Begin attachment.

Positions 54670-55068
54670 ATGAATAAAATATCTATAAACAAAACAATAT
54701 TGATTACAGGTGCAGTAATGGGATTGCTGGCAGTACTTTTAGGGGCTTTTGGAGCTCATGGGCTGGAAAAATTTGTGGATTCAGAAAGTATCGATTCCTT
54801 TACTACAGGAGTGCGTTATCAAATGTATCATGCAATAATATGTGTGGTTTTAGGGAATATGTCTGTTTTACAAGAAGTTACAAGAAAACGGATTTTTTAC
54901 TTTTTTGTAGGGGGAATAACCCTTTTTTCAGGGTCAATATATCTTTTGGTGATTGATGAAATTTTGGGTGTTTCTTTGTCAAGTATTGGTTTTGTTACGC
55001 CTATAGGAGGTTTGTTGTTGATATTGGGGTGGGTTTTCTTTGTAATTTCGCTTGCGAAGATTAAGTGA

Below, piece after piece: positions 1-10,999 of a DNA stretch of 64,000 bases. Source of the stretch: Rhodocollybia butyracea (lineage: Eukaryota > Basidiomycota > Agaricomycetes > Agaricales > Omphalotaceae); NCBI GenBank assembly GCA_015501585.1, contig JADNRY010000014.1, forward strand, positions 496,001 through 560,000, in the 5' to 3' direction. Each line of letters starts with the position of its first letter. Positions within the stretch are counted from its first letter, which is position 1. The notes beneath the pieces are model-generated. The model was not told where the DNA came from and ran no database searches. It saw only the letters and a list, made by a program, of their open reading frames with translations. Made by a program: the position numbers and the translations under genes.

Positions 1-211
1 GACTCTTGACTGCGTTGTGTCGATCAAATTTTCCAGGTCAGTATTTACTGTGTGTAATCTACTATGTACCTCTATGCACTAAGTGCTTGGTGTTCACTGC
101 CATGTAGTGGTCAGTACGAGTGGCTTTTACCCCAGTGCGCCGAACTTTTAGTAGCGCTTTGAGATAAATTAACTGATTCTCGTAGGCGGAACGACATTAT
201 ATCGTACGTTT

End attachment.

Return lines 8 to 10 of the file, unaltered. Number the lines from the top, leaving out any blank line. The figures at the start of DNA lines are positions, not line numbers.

Positions 1-211
1 GACTCTTGACTGCGTTGTGTCGATCAAATTTTCCAGGTCAGTATTTACTGTGTGTAATCTACTATGTACCTCTATGCACTAAGTGCTTGGTGTTCACTGC
101 CATGTAGTGGTCAGTACGAGTGGCTTTTACCCCAGTGCGCCGAACTTTTAGTAGCGCTTTGAGATAAATTAACTGATTCTCGTAGGCGGAACGACATTAT